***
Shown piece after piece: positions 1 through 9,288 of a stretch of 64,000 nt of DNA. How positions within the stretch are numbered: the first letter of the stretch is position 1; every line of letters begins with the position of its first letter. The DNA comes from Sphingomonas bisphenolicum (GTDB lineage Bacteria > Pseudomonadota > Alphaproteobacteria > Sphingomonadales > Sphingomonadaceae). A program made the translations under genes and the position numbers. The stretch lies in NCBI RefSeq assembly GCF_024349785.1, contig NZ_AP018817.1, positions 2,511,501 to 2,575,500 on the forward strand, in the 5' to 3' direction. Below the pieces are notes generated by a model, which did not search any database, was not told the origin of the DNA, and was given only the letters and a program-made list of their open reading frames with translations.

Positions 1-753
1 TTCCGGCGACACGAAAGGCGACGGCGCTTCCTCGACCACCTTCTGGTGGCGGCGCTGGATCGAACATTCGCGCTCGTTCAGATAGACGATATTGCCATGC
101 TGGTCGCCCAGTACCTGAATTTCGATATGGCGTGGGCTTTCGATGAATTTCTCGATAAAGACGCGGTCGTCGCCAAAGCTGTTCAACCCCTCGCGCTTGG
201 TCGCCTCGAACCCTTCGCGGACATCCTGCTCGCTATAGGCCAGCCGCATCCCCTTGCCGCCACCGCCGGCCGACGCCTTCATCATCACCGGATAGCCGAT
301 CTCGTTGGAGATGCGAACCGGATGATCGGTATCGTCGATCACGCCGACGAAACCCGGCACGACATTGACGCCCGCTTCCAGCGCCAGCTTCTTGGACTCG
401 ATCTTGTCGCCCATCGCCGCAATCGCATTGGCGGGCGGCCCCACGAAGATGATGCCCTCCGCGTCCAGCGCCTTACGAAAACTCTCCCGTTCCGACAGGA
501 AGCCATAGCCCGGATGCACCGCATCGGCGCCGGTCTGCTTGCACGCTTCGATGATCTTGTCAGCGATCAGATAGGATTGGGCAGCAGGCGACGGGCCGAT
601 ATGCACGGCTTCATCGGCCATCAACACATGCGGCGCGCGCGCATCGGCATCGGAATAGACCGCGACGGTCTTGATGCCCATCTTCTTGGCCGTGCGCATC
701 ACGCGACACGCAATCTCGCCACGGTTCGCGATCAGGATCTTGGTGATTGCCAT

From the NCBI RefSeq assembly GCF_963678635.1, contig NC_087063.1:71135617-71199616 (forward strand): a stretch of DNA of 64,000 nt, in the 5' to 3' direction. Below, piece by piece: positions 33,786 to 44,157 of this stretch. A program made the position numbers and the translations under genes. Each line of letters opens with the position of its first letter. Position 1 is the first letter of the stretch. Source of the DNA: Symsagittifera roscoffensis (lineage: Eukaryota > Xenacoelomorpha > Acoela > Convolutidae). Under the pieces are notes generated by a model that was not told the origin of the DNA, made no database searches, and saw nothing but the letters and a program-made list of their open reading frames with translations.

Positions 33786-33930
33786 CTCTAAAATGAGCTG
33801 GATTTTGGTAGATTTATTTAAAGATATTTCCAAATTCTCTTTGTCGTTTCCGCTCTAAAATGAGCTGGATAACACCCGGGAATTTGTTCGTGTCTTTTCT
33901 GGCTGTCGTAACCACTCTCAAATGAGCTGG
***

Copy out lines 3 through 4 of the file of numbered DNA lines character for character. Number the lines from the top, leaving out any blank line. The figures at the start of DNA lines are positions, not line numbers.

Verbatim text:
1 TTCCGGCGACACGAAAGGCGACGGCGCTTCCTCGACCACCTTCTGGTGGCGGCGCTGGATCGAACATTCGCGCTCGTTCAGATAGACGATATTGCCATGC
101 TGGTCGCCCAGTACCTGAATTTCGATATGGCGTGGGCTTTCGATGAATTTCTCGATAAAGACGCGGTCGTCGCCAAAGCTGTTCAACCCCTCGCGCTTGG